wholesome restraints, that offender against social harmony, should be
chastised with a strong hand. That insensate person who seeks to
transgress authority, be he an attendant, a son, or even a saint,
indeed,--all men of such sinful nature, should by every means be
chastised or even killed. That king who conducts himself otherwise
incurs sin. He who does not protect morality when it is being
disregarded is himself a trespasser against morality. The Kauravas
were trespassers against morality. They have, with their followers,
been slain by thee. Thou hast been observant of the duties of thy own
order. Why then, O son of Pandu, dost thou indulge in such grief? The
king should slay those that deserve death, make gifts to persons
deserving of charity, and protect his subjects according to the
Mahabharata Santi Parva Section XXXII
A tyranical King should be overthrown
For fear of anarchy, Vena was made king, though he was not fit for it.
Now that king himself has become the source of fear for the people.
How can we secure the good of all beings?
Srimad Bhagavata Purana IV.14.9
A King will attain to joy in this world and the next, if he protects
his subjects from oppressive officers and thieves, and collects taxes
in accordance with the scriptural law.
Srimad Bhagavata Purana IV.14.17
Vena said: In the king is present all the Devas like Vishnu, Siva,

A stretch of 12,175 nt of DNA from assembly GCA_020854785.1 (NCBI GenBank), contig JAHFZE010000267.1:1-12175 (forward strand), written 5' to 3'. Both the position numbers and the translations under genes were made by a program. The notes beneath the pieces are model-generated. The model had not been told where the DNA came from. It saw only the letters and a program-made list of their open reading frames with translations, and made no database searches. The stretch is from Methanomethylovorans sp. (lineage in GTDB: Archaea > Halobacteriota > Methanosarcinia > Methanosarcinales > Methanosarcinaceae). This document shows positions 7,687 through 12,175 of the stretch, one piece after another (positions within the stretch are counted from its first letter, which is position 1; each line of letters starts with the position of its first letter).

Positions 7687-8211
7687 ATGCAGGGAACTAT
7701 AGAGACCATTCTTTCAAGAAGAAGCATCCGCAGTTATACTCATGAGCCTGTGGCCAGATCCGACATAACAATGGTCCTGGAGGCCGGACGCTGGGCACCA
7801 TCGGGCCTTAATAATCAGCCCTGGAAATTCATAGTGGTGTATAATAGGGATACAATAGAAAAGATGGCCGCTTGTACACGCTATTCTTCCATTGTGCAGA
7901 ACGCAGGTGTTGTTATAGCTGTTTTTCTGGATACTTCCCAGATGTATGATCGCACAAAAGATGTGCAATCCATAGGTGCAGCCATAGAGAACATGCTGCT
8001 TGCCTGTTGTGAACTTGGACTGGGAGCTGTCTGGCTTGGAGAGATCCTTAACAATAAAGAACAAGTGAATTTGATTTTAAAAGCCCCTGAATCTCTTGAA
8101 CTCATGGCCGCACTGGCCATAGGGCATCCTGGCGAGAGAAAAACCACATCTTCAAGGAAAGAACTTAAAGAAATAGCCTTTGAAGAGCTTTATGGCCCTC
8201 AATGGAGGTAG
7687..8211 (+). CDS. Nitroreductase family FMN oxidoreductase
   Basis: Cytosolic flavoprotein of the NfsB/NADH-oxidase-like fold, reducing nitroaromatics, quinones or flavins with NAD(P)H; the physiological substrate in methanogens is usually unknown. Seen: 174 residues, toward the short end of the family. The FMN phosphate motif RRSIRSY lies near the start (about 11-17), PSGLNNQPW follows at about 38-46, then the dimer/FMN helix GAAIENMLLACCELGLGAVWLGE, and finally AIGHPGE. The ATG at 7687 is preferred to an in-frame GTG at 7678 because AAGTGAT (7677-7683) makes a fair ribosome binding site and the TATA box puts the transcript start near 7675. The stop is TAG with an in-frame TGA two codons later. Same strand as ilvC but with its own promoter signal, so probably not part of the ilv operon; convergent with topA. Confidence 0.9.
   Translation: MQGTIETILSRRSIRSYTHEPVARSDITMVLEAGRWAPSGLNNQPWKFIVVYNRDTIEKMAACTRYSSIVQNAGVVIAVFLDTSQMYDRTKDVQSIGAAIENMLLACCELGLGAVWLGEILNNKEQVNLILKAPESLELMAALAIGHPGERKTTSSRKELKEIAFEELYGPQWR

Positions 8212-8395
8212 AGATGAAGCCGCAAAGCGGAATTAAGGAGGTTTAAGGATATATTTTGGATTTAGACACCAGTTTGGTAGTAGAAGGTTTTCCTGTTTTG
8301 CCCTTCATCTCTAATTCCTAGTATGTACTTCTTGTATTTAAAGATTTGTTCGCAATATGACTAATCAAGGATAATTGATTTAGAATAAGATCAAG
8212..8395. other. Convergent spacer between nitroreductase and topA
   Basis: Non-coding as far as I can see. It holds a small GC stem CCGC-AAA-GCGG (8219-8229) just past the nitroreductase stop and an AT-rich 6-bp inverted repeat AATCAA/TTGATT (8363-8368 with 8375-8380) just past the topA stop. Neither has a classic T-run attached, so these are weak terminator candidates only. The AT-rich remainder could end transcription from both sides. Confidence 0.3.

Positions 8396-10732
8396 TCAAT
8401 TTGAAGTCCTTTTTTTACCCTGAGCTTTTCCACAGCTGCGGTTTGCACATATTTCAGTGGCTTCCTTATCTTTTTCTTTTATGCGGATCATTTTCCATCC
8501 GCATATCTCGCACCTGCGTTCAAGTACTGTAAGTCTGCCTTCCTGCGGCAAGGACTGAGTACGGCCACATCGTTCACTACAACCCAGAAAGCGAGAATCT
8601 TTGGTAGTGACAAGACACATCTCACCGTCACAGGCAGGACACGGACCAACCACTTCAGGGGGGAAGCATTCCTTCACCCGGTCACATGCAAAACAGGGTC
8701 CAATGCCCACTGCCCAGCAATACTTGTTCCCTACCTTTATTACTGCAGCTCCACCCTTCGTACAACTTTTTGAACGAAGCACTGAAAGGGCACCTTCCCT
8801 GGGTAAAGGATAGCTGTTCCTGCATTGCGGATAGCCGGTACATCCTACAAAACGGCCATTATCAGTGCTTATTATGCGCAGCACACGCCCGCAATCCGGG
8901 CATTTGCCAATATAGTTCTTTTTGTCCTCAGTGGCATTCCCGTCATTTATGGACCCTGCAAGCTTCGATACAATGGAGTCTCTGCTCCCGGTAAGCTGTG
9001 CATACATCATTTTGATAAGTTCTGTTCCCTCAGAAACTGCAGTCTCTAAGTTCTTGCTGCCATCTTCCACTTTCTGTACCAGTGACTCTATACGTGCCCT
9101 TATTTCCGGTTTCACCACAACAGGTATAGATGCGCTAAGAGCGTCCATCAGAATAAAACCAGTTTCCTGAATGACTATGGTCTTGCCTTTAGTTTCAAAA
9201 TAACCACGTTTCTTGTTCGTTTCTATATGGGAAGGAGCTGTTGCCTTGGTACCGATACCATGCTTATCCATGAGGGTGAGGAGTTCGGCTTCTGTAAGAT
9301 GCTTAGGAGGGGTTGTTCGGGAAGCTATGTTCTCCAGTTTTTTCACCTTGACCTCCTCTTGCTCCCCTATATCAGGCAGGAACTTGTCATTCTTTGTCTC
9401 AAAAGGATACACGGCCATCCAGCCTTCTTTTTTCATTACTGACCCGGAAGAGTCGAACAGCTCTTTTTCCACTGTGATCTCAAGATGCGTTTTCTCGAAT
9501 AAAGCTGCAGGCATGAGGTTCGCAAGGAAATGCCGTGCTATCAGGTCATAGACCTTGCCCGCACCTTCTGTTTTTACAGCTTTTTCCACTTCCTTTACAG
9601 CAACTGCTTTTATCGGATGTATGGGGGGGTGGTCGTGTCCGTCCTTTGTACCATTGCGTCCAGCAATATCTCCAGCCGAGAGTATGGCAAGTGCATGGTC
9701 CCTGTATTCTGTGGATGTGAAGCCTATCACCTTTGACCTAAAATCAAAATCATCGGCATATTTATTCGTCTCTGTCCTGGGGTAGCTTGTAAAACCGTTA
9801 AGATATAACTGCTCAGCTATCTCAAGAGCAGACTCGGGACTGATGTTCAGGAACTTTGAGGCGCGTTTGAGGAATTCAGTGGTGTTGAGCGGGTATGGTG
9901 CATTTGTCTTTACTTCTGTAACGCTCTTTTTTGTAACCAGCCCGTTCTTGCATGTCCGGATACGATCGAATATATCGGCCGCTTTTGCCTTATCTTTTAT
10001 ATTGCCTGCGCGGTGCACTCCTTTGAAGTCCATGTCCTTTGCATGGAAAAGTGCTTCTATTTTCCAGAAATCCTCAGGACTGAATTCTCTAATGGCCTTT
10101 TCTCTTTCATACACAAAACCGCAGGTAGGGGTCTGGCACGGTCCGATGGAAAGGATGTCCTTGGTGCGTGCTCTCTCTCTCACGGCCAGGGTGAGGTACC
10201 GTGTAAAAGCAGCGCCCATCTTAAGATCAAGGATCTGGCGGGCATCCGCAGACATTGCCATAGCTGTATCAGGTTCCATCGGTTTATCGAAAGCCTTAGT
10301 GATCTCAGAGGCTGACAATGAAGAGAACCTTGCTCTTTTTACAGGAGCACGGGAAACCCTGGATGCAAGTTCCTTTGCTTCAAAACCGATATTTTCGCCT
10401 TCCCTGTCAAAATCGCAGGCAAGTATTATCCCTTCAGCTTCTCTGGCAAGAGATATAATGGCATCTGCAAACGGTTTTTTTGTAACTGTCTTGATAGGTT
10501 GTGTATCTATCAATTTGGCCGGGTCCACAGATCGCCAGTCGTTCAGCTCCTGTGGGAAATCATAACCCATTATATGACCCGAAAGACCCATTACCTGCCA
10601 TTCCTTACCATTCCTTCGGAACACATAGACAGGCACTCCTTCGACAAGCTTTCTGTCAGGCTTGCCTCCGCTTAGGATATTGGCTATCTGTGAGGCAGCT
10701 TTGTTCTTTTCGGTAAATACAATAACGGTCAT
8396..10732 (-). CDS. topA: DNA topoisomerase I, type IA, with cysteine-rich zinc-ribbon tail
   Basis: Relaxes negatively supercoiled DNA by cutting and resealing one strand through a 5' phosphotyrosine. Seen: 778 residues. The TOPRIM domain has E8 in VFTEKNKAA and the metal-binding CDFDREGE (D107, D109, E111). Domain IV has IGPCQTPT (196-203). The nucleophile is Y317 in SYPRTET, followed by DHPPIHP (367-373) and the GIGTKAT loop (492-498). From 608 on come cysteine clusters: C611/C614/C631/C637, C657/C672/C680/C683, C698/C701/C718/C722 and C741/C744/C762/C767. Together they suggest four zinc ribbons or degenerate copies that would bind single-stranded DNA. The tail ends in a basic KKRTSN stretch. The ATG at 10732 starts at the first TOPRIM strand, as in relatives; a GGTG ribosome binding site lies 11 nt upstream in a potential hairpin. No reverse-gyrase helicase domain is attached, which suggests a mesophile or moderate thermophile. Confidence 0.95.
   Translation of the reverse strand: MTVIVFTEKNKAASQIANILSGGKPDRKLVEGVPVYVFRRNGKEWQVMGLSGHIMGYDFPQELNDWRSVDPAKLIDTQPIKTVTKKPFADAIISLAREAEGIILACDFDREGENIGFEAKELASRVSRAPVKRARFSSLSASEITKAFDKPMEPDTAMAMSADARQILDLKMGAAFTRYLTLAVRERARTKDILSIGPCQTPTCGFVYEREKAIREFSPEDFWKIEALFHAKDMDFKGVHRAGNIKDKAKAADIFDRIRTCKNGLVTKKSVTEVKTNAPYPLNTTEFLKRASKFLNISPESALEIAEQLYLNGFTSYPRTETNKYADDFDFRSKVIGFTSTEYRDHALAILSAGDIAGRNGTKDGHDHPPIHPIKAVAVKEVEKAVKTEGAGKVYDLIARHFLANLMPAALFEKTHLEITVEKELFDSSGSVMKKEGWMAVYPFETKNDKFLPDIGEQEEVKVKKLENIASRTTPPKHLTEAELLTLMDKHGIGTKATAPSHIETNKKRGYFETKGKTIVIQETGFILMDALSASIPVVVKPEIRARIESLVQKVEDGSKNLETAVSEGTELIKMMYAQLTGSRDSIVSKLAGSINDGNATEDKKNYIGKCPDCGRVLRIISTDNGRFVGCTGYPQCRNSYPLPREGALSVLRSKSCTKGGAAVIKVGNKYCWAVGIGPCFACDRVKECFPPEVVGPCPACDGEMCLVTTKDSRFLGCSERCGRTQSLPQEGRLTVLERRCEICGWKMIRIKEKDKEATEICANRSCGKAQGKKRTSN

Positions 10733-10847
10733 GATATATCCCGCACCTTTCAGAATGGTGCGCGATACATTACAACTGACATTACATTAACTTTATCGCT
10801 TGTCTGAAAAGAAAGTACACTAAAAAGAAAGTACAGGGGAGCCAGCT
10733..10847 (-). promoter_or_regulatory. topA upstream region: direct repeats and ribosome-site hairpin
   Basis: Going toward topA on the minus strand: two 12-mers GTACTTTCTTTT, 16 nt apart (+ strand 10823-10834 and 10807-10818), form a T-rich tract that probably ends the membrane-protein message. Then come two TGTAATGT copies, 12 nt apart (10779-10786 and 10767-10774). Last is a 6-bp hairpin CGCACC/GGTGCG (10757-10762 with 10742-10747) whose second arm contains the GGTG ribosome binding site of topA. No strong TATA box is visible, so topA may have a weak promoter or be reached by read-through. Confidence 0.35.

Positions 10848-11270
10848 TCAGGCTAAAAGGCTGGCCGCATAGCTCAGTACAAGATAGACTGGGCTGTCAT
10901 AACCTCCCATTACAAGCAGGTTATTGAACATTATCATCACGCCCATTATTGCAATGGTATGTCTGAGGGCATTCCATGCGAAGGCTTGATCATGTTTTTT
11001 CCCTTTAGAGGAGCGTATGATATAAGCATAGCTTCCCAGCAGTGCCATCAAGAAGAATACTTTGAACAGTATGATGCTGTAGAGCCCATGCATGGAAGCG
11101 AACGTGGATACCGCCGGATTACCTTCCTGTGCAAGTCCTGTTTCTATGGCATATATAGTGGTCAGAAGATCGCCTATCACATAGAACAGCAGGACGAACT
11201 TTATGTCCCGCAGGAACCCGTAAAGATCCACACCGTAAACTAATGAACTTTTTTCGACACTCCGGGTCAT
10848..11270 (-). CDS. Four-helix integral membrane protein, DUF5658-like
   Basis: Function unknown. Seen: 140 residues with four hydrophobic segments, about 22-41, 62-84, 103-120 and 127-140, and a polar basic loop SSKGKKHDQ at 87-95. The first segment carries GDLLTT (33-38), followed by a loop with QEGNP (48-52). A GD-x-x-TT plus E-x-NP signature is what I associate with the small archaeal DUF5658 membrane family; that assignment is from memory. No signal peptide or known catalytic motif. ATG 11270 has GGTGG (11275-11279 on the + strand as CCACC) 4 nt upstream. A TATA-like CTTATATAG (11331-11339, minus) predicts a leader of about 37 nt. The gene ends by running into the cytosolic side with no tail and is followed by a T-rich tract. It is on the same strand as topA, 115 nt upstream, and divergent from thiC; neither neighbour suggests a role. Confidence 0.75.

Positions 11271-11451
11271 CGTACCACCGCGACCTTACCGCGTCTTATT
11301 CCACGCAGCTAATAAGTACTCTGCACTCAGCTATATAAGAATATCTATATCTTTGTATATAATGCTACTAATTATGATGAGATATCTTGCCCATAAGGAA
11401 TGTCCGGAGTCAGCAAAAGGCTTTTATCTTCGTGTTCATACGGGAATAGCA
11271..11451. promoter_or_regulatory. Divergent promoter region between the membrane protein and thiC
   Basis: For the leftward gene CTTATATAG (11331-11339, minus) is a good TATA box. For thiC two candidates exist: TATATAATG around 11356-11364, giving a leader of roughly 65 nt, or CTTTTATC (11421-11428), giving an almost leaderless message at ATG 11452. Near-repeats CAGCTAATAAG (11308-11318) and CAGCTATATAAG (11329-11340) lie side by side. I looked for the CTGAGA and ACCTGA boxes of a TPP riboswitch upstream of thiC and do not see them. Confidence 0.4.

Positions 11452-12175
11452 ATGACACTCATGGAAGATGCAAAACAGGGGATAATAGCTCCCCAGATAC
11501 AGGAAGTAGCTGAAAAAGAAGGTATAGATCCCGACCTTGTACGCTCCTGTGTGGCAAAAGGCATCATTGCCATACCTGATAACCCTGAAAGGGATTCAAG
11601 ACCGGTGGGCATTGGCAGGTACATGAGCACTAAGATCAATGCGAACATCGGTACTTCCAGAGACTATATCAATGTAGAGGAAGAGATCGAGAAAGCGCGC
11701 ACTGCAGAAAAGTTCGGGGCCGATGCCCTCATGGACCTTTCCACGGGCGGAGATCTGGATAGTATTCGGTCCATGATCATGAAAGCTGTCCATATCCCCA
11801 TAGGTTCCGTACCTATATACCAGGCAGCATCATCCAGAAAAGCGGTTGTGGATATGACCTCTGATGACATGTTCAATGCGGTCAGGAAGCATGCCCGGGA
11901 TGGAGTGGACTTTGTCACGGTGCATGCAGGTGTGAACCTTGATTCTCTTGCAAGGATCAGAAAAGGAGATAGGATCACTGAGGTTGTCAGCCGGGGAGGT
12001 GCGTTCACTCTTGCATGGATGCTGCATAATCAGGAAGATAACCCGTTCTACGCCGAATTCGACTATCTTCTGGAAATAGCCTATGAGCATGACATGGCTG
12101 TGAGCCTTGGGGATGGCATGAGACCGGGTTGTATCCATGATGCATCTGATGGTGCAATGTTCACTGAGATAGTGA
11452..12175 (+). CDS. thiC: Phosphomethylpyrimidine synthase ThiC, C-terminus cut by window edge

Brahma, Indra, Soma, Agni, Varuna and all others who are supposed to
bless and punish mortals. In fact, the king is the embodiment of all
the Devas. Therefore, O Brahmanas, without further ado, offer your
worship to me, the King. Pay my taxes without stinginess. Who is there
to be adored other than myself?
Srimad Bhagavata Purana IV.14.26-28
When the Rishis were moreover insulted by the pretentious scholarship
of Vena, and when they found that their noble prayer for the welfare
of the world as a whole was rejected, their anger was aroused, and
they said: Let him be destroyed, let him perish. He is by nature a
perverted monster. To let him live is to allow the worlds to be
reduced to ashes. An evil person like him deserves not to sit on the
Srimad Bhagavata Purana IV.14.30-32
King gets merits or demerits
The King derives his highest good by protecting his people. A King who
protects his people well, will derive one-sixth of the merits of his
subjects in the life hereafter. But a King who collects taxes from
people without administering their affairs properly, will lose all the
merits to his credit and will inherit the sins of his people to boot.
Srimad Bhagavata Purana iV.20.14
Finally there is the issue of how people not belonging to the King's spiritual community should be treated.
The answer to that is given by the shloka given below.
If a holy act is against the interest of other members of the society,
it should not be practiced. It is Dharma which is the source of Artha
and even of Kama.
Kurma Purana I.2.54
The King should not favor his own spiritual system and not do anything that harms the interest of people belonging to other spiritual systems.